Scientists working at physical containment level four (PC4), the highest level available.

Safeguarding Australia

Providing an integrated approach to Australia's national biosecurity combining world-leading scientific expertise with cutting-edge diagnostic, surveillance and response capabilities.

Environmentally friendly microbes go mining (Podcast 06 Mar 2009)

An extremophile is any microbe that has adapted to living conditions of extreme temperature, pressure or chemical concentration. This adaption allows certain types of extremophile bacteria to be used in the extraction of metal from ore through the process of bioleaching. (4:25)

Scientists eradicate deadly cattle disease (Podcast 13 Jul 2011)

Elimination of the deadly cattle plague virus rinderpest makes it the first animal disease in history to have been wiped out by humans. (10:43)

Carbon dioxide maintains organic grains in premium condition

Carbon dioxide is the mainstay for effective insect control in stored organic and biodynamic grains.

21st Century Agricultural Revolution

This document includes session one presentations from the Biosecurity in the new bioeconomy: threats and opportunities symposia held 18-21 November 2009 in Canberra, Australian Capital Territory. (199 pages)

Australian Tropical Sciences and Innovation Precinct - Townsville, Qld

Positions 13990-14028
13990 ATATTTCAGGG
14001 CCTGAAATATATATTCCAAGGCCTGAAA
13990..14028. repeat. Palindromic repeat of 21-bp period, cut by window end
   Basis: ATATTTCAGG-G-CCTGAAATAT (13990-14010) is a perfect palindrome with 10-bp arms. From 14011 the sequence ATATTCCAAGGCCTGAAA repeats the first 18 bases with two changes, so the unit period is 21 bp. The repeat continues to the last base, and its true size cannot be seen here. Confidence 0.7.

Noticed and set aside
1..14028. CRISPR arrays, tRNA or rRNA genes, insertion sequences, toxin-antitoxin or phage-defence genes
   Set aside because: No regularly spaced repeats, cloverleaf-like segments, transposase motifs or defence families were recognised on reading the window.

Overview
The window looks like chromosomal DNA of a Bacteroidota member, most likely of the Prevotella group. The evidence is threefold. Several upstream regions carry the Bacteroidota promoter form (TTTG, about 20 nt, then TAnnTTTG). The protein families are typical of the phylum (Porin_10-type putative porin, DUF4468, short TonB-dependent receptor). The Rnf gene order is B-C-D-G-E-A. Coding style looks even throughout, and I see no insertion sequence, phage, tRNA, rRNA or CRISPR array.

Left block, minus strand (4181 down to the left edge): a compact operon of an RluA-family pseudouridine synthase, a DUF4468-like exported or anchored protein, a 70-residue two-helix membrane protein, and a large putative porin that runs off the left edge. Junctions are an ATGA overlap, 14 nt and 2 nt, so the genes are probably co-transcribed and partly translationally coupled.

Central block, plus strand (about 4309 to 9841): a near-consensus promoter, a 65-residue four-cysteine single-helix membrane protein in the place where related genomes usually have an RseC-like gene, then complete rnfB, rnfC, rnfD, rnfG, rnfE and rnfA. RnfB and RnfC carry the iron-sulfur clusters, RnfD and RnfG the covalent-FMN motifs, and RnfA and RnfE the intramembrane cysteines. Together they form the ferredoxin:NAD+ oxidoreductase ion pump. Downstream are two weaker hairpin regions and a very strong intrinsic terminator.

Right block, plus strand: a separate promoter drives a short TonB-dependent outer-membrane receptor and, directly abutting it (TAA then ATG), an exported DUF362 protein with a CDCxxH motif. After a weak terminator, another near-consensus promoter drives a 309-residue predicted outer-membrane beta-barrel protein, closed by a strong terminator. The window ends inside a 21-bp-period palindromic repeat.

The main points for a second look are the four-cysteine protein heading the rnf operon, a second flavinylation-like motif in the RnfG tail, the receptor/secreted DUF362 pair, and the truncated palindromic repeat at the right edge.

CSIRO and James Cook University (JCU) are working together, creating a world class research hub at the Australian Tropical Sciences and Innovation Precinct (ATSIP) at JCU's Townsville campus.

Eye-in-the-sky helps pinpoint prickly problem

CSIRO research on a tool to track the spread of the devastating weed prickly acacia across Australia’s northern grasslands is described in this article from Farming Ahead. (3 pages)

Tiwi Carbon Study: managing fire for Greenhouse gas abatement

Tiwi Islanders and CSIRO are working together to examine the biophysical and economic potential of fire management for Greenhouse gas abatement on the Tiwi Islands, as a basis for possible livelihood opportunities for Tiwi people.

CSIRO reveals how continents can break apart

A paper co-authored by CSIRO’s Professor Klaus Regenauer-Lieb and published in Nature today reveals new information on the strength of continents and how they can split apart.

Science for tomorrow

This one-page extract from Farming Ahead contains four stories about CSIRO research on improving bovine fertility, making better use of saline land, controlling blackberry and the development of new pest-specific insecticides.

Mitigation of disease impact through modification of the host response

CSIRO’s Mitigation of disease impact through modification of the host response research aims to develop novel strategies and products to limit the spread of major animal diseases.

Rust fungus to tear backbone out of boneseed

CSIRO’s newly refurbished containment facility for exotic insects and plant pathogens in Canberra is hosting a species of rust fungus which shows promise as a biocontrol agent for the highly invasive plant pest, boneseed.

OzConverter